My teammates at Crooks and Liars have come up with even more interesting information about Wisconsin vote fraud:
And why, just by coincidence, this very scenario was something Gov. Scott Walker warned against the day before — but he was only worried about it coming from the other side!
Kloppenburg declared victory on the basis of a final statewide tally which showed her separated from Justice David Prosser by just 204 votes. “The numbers show that we won, and we are gratified to have that victory in hand,” she said. The victory is not quite in Kloppenburg’s grasp, however.
A recount could begin as soon as next week. “As long as the rules are clear, as long as there aren’t ballots somehow found out of the blue that weren’t counted before, things of that nature, as long as everything’s above board, I think that’s fair,” said Walker.
And wouldn’t you know? Back in 2002, this very same Republican clerk played a dubious role — obtaining immunity from prosecution in exchange for her cooperation — in an investigation into illegal political activity:
WAUKESHA — A candidate for Waukesha County clerk is one of several caucus workers who was granted immunity from prosecution in the criminal investigation into illegal campaigning on state time.
Kathy Nickolaus, 42, a Republican, said she hopes voters will accept her role in the ongoing scandal — but she can’t talk about it.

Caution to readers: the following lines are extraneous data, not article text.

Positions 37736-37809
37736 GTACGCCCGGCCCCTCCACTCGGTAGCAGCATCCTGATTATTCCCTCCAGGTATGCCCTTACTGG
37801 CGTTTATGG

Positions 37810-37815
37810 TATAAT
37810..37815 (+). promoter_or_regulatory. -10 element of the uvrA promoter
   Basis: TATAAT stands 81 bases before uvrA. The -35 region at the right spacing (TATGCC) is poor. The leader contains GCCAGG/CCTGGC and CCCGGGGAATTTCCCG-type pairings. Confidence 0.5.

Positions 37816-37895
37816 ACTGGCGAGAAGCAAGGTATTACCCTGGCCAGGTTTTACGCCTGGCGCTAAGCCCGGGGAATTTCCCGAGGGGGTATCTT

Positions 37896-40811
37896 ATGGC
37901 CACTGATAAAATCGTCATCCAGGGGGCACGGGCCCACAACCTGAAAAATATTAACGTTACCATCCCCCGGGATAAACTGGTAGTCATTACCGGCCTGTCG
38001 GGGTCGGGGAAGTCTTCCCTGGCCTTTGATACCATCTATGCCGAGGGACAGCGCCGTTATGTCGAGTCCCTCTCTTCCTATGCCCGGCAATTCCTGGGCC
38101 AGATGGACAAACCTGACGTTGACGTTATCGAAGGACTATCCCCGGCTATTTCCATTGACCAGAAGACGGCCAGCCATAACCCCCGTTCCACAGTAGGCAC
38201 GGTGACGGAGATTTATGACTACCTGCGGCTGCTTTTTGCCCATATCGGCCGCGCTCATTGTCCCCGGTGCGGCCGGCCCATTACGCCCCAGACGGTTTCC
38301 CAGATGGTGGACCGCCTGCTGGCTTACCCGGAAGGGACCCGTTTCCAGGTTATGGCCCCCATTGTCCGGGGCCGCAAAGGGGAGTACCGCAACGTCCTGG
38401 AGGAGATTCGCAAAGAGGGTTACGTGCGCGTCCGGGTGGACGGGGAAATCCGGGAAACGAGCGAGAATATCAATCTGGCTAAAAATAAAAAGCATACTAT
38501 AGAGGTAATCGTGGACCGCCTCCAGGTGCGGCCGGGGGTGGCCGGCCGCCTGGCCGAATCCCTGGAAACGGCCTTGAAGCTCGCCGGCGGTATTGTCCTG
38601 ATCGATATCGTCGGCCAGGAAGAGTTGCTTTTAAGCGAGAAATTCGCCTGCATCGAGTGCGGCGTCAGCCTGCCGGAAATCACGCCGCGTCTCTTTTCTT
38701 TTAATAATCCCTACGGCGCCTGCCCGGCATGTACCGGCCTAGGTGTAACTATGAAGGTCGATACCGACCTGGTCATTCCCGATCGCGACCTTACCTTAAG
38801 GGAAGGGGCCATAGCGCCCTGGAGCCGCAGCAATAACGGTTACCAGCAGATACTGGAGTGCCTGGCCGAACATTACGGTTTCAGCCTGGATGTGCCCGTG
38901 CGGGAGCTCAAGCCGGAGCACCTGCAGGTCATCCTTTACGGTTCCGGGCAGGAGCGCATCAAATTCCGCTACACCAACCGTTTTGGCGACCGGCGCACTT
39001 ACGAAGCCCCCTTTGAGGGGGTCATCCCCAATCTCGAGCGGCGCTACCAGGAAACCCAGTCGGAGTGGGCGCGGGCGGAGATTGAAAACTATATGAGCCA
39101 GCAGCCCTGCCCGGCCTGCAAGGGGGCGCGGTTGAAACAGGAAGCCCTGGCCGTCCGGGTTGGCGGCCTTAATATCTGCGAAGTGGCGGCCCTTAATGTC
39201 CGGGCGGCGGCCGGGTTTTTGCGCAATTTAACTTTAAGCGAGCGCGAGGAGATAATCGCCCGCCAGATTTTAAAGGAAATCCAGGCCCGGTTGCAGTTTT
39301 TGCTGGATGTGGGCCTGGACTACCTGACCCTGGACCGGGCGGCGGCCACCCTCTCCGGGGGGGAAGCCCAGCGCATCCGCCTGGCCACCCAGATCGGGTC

“I can’t really say anything about the probe,” she said. “I was offered immunity and I took it.”
Nickolaus, who lives near Oconomowoc, worked for 13 years as a data analyst and computer specialist for the Assembly Republican caucus, one of four GOP and Democratic legislative groups now under scrutiny.
District attorneys are investigating whether caucus employees did illegal political work on state time.
Nickolaus resigned from her state job May 10 and launched a campaign for county clerk. She said she is under orders not to say anything about the investigation.
“I expected this to come out, and I expected to get questions,” she said. “I believe in open and accountable government.”
But some people said they are concerned about Nickolaus’ history, because the county clerk oversees elections.
Republican opponent Kathy Milbrath-Karalewitz, 41, the Menomonee Falls village clerk, said her decision to enter the race was solidified when she heard a former state caucus worker with no clerk experience wanted the job.
“I don’t think voters want that today,” she said. “They want someone who’s honest and up front.”
Nickolaus has not been accused of any wrongdoing, and her campaign is drawing support from some high-profile Republicans in Waukesha County.
Something stinks to high heaven in Wisconsin. This may take the Justice Department to clean this up.
There’s more. In 2006, she had some difficulty with absentee ballots. In 2006 again, we have her using the exact same excuse for why she accidentally reported one candidate ahead when the other one really was. Seems she moved data into the wrong column. We’ve heard that one before, haven’t we? In 2007 she blamed touch screen voting machines for flipping a school board election result. The margin? One vote.
In 2004, she had another “oopsie moment” and sent out sample ballots instructing voters to vote for her favorite candidate. Also in 2004, incorrect ballots went to voters in two different districts, so that 83 votes were cast for the wrong candidates. And it seems that close races are something common in Waukesha County.
But fear not. Our brave Waukesha County Clerk is a passionate proponent of Voter ID laws and appears to be an ardent pro-lifer. I imagine from the description in that post that she would be heartbroken to see Wisconsin’s Supreme Court tilt any way but hard right.
Oh, also? Kathy Nickolaus was a staffer for…wait for it…David Prosser.